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I'm having trouble with determining whether the first criterion is met or not, specifically in the case of $x<y$. Could someone please help me out here?

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  • $\begingroup$ I'm confused, is there like an example/homework problem/exercise you're working on or something? If so, the example set you're working with is important to include (it'll make life easier for us if nothing else). $\endgroup$ Mar 15, 2020 at 0:28
  • $\begingroup$ @EeveeTrainer This is from MIT OCW Analysis 1 Problem set 1. Link: ocw.mit.edu/courses/mathematics/18-100b-analysis-i-fall-2010/… $\endgroup$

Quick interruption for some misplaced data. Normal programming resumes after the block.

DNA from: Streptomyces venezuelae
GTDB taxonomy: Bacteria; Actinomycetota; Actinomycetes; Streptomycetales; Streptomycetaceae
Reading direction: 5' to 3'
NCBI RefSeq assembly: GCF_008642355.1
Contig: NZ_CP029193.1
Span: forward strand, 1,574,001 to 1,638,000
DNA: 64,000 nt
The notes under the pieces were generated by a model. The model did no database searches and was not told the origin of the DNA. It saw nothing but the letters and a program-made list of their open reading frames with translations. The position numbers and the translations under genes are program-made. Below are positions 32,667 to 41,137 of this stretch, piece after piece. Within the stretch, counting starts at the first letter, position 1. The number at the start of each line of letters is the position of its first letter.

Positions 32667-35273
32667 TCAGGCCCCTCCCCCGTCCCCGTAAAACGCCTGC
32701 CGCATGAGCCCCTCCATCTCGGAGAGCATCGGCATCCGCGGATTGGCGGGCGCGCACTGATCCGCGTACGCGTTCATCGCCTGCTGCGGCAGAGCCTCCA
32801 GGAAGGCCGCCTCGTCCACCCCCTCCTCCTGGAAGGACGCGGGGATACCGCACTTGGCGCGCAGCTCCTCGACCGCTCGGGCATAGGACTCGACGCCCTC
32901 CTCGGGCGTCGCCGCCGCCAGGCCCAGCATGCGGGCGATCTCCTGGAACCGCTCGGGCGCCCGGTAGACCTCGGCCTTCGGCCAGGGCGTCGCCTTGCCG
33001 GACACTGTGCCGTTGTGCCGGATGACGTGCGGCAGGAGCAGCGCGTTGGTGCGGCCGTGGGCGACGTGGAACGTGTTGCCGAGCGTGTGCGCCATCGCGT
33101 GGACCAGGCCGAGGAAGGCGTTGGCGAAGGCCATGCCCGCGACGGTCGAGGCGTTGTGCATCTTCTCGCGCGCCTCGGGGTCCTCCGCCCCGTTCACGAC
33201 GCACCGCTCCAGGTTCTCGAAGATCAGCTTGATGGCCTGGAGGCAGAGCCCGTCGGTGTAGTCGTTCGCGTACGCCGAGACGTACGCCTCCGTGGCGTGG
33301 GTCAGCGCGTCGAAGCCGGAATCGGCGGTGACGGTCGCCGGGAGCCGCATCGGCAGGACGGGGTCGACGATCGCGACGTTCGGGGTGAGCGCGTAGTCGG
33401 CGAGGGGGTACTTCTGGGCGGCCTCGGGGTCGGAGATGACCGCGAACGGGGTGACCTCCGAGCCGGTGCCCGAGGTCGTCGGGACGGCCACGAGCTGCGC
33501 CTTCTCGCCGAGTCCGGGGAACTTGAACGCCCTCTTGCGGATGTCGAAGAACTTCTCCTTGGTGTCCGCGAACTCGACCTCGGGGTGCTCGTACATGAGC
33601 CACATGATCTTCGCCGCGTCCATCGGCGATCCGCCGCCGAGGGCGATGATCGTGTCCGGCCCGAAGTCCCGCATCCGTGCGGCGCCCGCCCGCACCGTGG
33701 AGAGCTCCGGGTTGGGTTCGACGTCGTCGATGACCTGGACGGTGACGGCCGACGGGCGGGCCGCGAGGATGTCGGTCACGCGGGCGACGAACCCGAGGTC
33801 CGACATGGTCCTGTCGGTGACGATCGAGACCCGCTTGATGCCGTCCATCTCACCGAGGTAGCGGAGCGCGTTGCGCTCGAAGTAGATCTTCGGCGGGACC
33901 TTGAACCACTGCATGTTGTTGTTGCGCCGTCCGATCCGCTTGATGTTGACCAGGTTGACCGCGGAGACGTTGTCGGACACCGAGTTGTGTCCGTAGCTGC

– DevrimA
    Mar 15, 2020 at 0:33
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    $\begingroup$ Please, write down the assignment and the two definitions, instead of using pictures. $\endgroup$
    – user239203
    Mar 15, 2020 at 0:43

2 Answers 2

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No, consider the relation $x\preceq y\stackrel{\text{def}}\iff x=y$ on a set with at least two elements.

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Let $X$ be the set of all subsets of $\Bbb N$ and define $x \preceq y$ iff $x \subseteq y$, a classical example of a partially ordered set. If we define $\prec$ by the recipe indicated it will not be an order (as defined in 1.5) because e.g. $\{1\}$ and $\{2\}$ have no relationship, they're different and neither is a subset of the other. Many such pairs exist, of course.

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